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William Redfield (1927 - 1976)

A photo of William Redfield
William Henry Redfield
1927 - 1976
Born
January 26, 1927
New York, New York, United States
Death
August 17, 1976
New York, New York, United States
Other Names
William Redfield
Summary
William Henry Redfield was born on January 26, 1927 in New York, New York United States, and died at age 49 years old on August 17, 1976 in New York. William Redfield was buried at Long Island National Cemetery Section 2C Site 1255 2040 Wellwood Avenue, in Farmingdale.
Updated: December 23, 2020
Biography ID: 13206688

William Redfield's Biography

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About William

Introduction

William Redfield
Born January 26, 1927 in New York City, New York, USA
Died August 17, 1976 in New York City, New York, USA (leukemia and respiratory ailment)
Birth Name William Henry Redfield
Height 5' 9¾" (1.77 m)
Manhattan-born thespian William Redfield was influenced early on into an acting career as the son of an orchestra conductor and a former Ziegfeld Follies girl. Born on January 26, 1927, young "Billy Redfield" made his Broadway debut in "Swing Your Lady" in 1936 at the age of 9. Within a few years, the young boy was also heard on radio and appeared in his first movie, the crime drama Back Door to Heaven (1939). As a juvenile, he continued on Broadway with such productions as "Our Town" (1938) and "Junior Miss" (1941). In subsequent years, Redfield would become one of the original founders of the famed Actor's Studio.
Gainfully employed on stage and TV throughout the 50s, he starred in a short-lived series as Jimmy Hughes, Rookie Cop (1953) (which appeared on the early Dumont Network) in 1953 and followed it up the next year with the one-season show The Marriage (1954), which has the distinction of being the first live network series to be regularly broadcast in color. An exceptionally talented writer and speaker, he co-created the Mister Peepers (1952) sitcom in the 50s, wrote the theater play "A View with Alarm" and later published his memoir, "Letters From an Actor", which recalled his experiences playing Guildenstern in the 1964 theater production of "Hamlet" starring Richard Burton and directed by John Gielgud. Other Broadway fare included "Misalliance" (1953), "Midgie Purvis" (1961) which starred Tallulah Bankhead, and "A Man for All Seasons" (1961) with Paul Scofield. In 1968, he replaced George Grizzard in the popular "You Know I Can't Hear You When the Water's Running".
Redfield also stretched his visibility with audiences as a highly candid, warmly-received raconteur on the talk show circuit. He certainly didn't mince words as he described the ups and downs of the acting profession. It wasn't until the late 60s that Redfield started making a dent in film with roles in such popular screen fare as Morituri (1965), Fantastic Voyage (1966), A New Leaf (1971), Such Good Friends (1971), The Hot Rock (1972), and For Pete's Sake (1974), usually playing intense, unsympathetic parts.
Redfield finally hit the big time in the third-billed role of "Harding", the tense, logical, but high-strung mental patient opposite Jack Nicholson's "Randall McMurphy" in the Oscar-winning One Flew Over the Cuckoo's Nest (1975). What should have been the start of an enviable film support career and making a name for himself turned out to be nearly his swan song. Redfield died of leukemia the following year at the age of 49. His son, Adam Redfield, who was born in 1960, also became an actor on stage and TV.
- IMDb Mini Biography By: Gary Brumburgh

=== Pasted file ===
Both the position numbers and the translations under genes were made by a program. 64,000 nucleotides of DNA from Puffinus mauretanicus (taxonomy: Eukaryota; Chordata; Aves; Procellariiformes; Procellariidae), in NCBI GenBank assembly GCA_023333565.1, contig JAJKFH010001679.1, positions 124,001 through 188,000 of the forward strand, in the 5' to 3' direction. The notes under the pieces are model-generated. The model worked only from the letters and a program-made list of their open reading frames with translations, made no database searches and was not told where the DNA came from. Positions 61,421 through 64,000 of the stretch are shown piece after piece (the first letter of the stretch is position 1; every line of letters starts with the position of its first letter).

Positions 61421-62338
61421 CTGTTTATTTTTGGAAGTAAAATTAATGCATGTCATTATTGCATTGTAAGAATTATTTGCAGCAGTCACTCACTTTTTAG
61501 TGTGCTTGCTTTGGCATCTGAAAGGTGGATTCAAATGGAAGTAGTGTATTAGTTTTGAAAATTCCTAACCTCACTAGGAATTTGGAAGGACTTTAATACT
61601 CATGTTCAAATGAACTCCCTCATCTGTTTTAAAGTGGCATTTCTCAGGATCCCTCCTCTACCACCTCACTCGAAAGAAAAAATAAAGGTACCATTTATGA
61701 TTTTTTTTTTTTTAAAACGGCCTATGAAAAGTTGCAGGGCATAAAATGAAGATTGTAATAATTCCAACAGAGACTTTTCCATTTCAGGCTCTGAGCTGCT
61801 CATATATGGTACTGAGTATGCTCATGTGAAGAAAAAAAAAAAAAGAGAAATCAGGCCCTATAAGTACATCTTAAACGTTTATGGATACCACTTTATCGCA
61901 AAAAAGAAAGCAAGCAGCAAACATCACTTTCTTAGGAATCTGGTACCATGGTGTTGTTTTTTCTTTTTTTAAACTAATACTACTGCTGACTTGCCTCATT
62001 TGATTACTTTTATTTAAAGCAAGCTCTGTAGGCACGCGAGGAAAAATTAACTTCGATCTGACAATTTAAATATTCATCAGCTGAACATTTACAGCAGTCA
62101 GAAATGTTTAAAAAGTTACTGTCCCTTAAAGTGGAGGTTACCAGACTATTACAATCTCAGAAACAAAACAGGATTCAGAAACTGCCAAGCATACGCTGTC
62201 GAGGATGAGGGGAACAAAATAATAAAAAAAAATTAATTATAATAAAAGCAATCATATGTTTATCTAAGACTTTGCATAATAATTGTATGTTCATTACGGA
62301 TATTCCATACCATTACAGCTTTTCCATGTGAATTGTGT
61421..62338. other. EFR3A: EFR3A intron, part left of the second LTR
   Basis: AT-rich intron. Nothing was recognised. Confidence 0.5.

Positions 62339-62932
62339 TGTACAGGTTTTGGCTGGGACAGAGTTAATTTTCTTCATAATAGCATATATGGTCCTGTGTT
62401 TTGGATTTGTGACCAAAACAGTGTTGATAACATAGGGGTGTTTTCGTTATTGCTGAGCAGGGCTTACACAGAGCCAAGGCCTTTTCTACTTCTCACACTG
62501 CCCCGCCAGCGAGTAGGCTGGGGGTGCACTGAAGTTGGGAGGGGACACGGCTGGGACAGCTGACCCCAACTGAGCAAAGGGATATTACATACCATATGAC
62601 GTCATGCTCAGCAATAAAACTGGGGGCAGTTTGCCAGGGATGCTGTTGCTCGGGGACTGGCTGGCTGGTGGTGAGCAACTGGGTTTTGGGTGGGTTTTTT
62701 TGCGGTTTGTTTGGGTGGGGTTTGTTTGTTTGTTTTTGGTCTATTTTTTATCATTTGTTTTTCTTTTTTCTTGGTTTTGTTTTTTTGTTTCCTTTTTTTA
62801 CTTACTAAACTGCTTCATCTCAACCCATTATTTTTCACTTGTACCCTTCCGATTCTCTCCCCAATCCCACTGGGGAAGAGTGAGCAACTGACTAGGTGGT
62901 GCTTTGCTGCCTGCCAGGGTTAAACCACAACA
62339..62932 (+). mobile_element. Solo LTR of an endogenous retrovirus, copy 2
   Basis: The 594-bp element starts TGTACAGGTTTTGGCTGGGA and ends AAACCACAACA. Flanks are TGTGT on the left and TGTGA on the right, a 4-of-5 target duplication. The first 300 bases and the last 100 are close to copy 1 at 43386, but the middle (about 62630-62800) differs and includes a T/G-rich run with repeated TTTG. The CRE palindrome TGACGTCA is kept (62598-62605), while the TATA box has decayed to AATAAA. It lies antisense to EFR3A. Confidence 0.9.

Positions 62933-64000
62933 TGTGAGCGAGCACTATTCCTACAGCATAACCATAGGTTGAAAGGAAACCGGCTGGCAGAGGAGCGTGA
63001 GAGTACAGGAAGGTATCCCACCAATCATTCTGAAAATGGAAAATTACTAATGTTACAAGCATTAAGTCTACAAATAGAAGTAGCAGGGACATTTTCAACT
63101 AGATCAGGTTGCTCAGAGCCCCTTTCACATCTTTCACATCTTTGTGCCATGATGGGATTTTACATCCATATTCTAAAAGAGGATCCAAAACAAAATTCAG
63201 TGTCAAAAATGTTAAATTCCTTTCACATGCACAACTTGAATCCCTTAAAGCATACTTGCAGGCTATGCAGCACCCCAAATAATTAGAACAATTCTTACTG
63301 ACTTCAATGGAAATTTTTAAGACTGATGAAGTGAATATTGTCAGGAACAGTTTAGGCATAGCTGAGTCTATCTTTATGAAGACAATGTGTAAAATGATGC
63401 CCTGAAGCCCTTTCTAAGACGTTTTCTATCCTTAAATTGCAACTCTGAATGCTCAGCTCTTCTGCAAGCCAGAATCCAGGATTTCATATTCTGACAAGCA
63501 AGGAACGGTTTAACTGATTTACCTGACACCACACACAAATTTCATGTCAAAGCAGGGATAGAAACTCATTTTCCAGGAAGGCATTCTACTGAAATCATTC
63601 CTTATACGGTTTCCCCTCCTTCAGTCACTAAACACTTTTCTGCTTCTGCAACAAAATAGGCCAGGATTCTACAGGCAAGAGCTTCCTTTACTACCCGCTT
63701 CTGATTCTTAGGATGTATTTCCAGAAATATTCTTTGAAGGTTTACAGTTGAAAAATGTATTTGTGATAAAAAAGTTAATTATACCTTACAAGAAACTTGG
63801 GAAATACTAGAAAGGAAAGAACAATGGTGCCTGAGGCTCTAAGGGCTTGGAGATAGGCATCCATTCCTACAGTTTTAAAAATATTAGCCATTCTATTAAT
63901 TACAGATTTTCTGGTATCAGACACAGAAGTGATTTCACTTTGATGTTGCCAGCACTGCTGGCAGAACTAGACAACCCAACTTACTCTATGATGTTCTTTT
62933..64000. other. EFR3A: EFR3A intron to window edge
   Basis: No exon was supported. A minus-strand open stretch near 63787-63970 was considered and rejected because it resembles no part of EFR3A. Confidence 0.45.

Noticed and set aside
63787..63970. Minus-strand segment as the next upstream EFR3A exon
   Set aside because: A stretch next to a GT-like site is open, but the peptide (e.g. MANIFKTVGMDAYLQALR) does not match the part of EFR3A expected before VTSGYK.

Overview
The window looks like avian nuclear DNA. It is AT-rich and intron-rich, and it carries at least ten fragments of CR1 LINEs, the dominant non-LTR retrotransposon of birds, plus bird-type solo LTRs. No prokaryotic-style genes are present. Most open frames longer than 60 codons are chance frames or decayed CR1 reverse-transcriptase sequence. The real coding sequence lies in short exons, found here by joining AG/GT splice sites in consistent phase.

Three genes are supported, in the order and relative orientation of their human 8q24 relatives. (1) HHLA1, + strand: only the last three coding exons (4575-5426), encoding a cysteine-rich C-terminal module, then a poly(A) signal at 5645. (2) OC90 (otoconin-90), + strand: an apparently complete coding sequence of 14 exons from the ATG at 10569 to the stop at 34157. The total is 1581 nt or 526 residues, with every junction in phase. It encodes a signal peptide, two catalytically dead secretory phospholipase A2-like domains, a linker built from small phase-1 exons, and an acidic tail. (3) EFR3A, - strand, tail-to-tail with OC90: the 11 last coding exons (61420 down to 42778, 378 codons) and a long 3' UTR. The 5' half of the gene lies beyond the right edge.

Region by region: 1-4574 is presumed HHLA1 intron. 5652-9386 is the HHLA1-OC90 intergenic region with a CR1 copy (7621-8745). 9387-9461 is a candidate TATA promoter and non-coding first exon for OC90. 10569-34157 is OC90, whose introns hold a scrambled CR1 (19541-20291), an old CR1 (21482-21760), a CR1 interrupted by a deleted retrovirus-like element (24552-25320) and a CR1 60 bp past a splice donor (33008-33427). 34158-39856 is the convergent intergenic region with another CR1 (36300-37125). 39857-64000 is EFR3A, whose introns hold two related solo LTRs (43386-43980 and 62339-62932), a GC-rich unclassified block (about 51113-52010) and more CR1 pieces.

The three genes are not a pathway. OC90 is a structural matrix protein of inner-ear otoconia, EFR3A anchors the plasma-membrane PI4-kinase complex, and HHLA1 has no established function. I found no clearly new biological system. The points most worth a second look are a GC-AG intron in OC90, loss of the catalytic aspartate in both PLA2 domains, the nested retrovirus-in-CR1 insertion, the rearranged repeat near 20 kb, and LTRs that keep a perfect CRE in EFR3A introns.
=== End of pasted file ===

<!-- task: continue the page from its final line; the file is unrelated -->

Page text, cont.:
Spouse (2)
Lynda Helen Bright (26 February 1971 - 17 August 1976) ( his death)
Betsy Meade ( divorced) ( 2 children)
Trivia (7)
Father of actor Adam Redfield.
Friend of Marlon Brando.
During the filming of One Flew Over the Cuckoo's Nest (1975), fellow actor and real-life psychiatrist Dean R. Brooks diagnosed Redfield with leukemia (this was long before the days of bone marrow transplants) and gave him 18 months to live. Redfield died 18 months later, pretty much to the day.
Played Guildenstern in the 1964 Richard Burton Hamlet (1964) directed by John Gielgud, which premiered in Toronto, was previewed in Boston and opened on Broadway on April 9, 1964 and closed on August 8, 1964 after a total of 137 performances, thus breaking the record set by John Barrymore, who himself had broken Edwin Booth's record. Burton was nominated for a Tony Award for Best Actor in a Play 1964 while Hume Cronyn won a Tony as Best Featured Actor in a Play as Polonius.
Redfield wrote a memoir of the 1964 stage production of Hamlet (1964) directed by John Gielgud and starring Richard Burton that was captured on film. In "Letters from an Actor" (1967, Viking Press), Redfield -- who played Guildenstern -- said that his friend Marlon Brando had been considered the Great White Hope by his generation of American actors. That is, they believed that Brando's more naturalistic style, combined with his greatness as an actor, would prove a challenge to the more stylized and technical English acting paradigm epitomized by Laurence Olivier, and that Brando would supplant Olivier as the world's greatest actor. Redfield would tell Burton stories of Brando, whom the Welsh actor had not yet met. Refield sadly confessed that Brando, by not taking on roles such as Hamlet, and "betraying" his craft by abandoning the stage, thus allowing his instrument to be dulled by film work), had failed not only as an actor, but had failed to help American actors create an acting tradition that would rival the English in terms of expertise.
He starred in 83 episodes of the "CBS Radio Mystery Theater," which ran on CBS Radio from January of 1974 to December of 1982.
Father: Henry C. Redfield; Mother: Mareta A. George (former Follies girl).
Personal Quotes (3)
Let's face it. Movies are the swellest way to make money that ever happened in the history of the world.
[on Marlon Brando]: Brando, as a young actor, seemed bounded by no borders at all.
Acting is the most mortal of the arts. Like perishable foods, it must be taken fresh or not at all.
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William Redfield
Most commonly known as
William Henry Redfield
Full legal name
William Redfield
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January 26, 1927
Birthday
New York, New York United States
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Actor and Writer.

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Military Service

Branch of service: Us Army Rank attained: T5 Wars/Conflicts: World War II He served as an infantryman in World War II.
August 17, 1976
Death date
Leukemia.
Cause of death
New York, New York United States
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Long Island National Cemetery Section 2C Site 1255 2040 Wellwood Avenue, in Farmingdale, New York 11735
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Obituary